Autophagy, or autophagocytosis, is a catabolic process involving the degradation of a cell's own components through the lysosomal machinery.
It is the major mechanism by which a starving cell reallocates nutrients from unnecessary processes to more-essential processes or from damaged to healthy parts of the cell (competition).
The same mechanism is used against pathogenes (bacteria and virus), other suffering cells, misfolded or no longer useful proteins, extracellular proteins like serum or extracellular matrix proteins, all used as nutriens.
MHC I is involved in the recognition of proteins to be digested. ??????
It is an active process strongly dependent on the cell capability to acidify lysosomes.
ATG1/Ulk1 is dowsntream of mTOR and is involved in autophagy induction.
mTOR patway is down-regulated by AMPK (activated by AMP, Metformin, AICAR)
AMPK activation depends on:
- purine biosynthesis
- histidine catabolism
NUCLEATION Autophagosome nucleation is driven by phosphatidylinositol (PI) phosphorylation.
- the process is mediated by a lipid kinase signaling complex: Beclin 1, Vps15, Vps34 (Ambra1 favors Vps34/Beclin 1 interaction)
- UVRAG and Bif-1 have been described as additional Beclin 1 complex regulators.
- Beclin 1 proautophagic roles are inhibited by its binding to Bcl2 and/or Bcl-XL, which act in the crosstalk between autophagy and apoptosis.
- APOPTOSIS Bcl2-like pro-apoptotic and antiapoptotic proteins regulate cytochrome c release from mitochondria. Cytosolic cytochrome c binds Apaf1 and induces the recruitment of the initiator caspase 9 (Casp9) on the active apoptosome. The active apoptosome, in turn, activates caspase 3 (Casp3), which mediates cell destruction.
Autophagy at Kegg Pathways
Atg5: more than an autophagy factor 2006
Papers lysosomal parkinson's schneider's+schneider
Systems biology of the autophagy-lysosomal pathway. 2011 Autophagy. 2011 May 1;7(5).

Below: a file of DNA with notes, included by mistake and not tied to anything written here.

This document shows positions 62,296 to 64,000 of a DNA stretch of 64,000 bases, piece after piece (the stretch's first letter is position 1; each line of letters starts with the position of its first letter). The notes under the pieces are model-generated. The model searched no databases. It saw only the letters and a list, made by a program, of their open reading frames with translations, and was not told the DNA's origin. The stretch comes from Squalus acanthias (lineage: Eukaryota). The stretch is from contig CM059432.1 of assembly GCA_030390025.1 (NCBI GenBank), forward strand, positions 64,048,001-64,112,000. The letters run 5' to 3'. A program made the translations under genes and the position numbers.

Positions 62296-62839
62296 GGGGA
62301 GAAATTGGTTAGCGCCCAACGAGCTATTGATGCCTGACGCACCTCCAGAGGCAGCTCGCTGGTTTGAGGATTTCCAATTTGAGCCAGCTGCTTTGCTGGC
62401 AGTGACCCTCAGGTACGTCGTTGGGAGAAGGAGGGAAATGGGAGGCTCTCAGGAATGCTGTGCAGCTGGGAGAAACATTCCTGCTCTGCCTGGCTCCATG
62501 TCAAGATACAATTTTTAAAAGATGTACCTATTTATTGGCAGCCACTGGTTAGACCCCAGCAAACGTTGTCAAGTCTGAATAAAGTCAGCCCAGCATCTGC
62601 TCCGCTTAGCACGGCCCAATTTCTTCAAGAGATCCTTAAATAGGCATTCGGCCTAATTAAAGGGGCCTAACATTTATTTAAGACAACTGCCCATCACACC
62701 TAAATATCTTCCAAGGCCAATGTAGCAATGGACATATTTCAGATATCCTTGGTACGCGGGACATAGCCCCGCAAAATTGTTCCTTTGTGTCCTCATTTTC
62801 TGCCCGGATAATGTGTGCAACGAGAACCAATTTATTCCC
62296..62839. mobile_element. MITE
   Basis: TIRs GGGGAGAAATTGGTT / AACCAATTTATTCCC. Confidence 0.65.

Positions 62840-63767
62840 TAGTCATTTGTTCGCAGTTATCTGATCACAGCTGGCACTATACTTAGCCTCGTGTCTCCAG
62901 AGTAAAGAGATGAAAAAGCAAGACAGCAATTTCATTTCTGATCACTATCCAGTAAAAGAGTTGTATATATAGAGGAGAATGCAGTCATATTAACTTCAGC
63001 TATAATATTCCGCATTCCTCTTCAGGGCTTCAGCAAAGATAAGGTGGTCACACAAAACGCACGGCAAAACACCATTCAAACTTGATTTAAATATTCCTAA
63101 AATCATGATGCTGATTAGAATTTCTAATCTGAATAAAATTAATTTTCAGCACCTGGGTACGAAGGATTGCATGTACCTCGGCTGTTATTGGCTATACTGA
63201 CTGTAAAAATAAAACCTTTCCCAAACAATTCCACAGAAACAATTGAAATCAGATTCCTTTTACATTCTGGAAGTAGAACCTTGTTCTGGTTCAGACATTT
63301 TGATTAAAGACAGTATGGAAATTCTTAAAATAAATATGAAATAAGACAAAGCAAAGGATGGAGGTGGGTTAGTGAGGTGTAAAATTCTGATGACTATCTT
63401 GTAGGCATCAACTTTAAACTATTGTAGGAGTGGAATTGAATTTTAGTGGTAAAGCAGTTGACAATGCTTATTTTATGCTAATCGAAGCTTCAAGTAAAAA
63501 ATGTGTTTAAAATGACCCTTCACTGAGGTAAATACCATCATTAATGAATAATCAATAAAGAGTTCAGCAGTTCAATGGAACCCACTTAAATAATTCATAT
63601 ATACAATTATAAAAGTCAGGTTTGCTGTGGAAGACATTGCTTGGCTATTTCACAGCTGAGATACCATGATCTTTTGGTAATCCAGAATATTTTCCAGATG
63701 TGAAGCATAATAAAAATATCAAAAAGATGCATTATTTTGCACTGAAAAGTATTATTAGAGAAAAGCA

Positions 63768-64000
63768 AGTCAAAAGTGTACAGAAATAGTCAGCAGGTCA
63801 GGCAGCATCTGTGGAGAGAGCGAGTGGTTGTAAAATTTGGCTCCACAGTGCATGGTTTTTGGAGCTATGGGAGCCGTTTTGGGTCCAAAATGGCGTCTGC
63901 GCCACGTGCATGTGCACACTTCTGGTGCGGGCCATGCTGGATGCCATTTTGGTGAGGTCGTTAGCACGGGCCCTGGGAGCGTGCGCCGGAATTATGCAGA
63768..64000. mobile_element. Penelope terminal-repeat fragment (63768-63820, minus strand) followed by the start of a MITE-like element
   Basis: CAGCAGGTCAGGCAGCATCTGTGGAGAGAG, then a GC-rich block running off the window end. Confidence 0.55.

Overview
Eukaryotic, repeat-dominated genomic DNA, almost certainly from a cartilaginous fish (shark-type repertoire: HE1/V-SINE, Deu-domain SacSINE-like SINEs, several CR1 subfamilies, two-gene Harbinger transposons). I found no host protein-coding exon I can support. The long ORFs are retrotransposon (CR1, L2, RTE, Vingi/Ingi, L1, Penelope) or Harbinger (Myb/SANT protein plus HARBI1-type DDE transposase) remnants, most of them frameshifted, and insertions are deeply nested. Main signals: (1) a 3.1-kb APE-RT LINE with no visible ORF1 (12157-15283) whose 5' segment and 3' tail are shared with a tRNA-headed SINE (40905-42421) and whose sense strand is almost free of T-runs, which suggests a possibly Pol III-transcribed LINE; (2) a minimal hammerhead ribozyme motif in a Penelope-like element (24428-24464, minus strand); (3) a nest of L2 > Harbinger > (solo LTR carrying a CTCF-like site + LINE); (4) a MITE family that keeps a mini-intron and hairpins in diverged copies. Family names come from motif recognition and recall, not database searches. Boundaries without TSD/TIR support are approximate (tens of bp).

- The mechanisms of the control and activity of the autophagy-lysosomal protein degradation machinery is emerging as an important theme for neurodevelopment and neurodegeneration. However, the underlying regulatory and functional networks of known genes controlling autophagy and lysosomal function and their role in disease are relatively unexplored. We performed a systems biology-based integrative computational analysis to study the interactions between molecular components and to develop models for regulation and function of genes involved in autophagy and lysosomal function. Specifically, we analyzed transcriptional and microRNA-based posttranscriptional regulation of these genes and performed functional enrichment analyses to understand their involvement in nervous system-related diseases and phenotypes. Transcriptional regulatory network analysis showed that binding sites for transcription factors, SREBP1, USF, AP-1 and NFE2, are common among autophagy and lysosomal genes. MicroRNA enrichment analysis revealed miR-130, 98, 124, 204 and 142 as the putative posttranscriptional regulators of the autophagy-lysosomal pathway genes. Pathway enrichment analyses revealed that the mTOR and insulin signaling pathways are important in the regulation of genes involved in autophagy. In addition, we found that glycosaminoglycan and glycosphingolipid pathways also make a major contribution to lysosomal gene regulation. The analysis confirmed the known contribution of the autophagy-lysosomal genes to Alzheimer and Parkinson diseases and also revealed potential involvement in tuberous sclerosis, neuronal ceroid-lipofuscinoses, sepsis, and lung, liver and prostatic neoplasms. To further probe the impact of autophagy-lysosomal gene deficits on neurologically-linked phenotypes, we also mined the mouse knockout phenotype data for the autophagy-lysosomal genes and found them to be highly predictive of nervous system dysfunction. Overall this study demonstrates the utility of systems biology-based approaches for understanding the autophagy-lysosomal pathways and gaining additional insights into the potential impact of defects in these complex biological processes.
Self-eating and self-killing: crosstalk between autophagy and apoptosis 2007
ATG7 or ATG5
1. FUNCTION: Functions as an E1 enzyme essential for multisubstrates such as GABARAPL1 and ATG12. Forms intermediate conjugates with GABARAPL1 (GABARAPL2, GABARAP or MAP1ALC3). Formation of the final GABARAPL1-PE conjugate is essential for autophagy (By similarity).
2. SUBUNIT: Homodimer (By similarity). Interacts with ATG3 and ATG12. The complex, composed of ATG3 and ATG7, plays a role in the conjugation of ATG12 to ATG5.
3. SUBCELLULAR LOCATION: Cytoplasm (Probable).
4. ALTERNATIVE PRODUCTS: Event=Alternative splicing; Named isoforms=2; Name=1; IsoId=O95352-1; Sequence=Displayed; Name=2; IsoId=O95352-2; Sequence=VSP_013205;
5. TISSUE SPECIFICITY: Widely expressed, especially in kidney, liver, lymph nodes and bone marrow.
6. DOMAIN: The C-terminal part of the protein is essential for the dimerization and interaction with ATG3 and ATG12 (By similarity).
7. SIMILARITY: Belongs to the ATG7 family.
Gaba R increases Cl- influx. What about CFTR?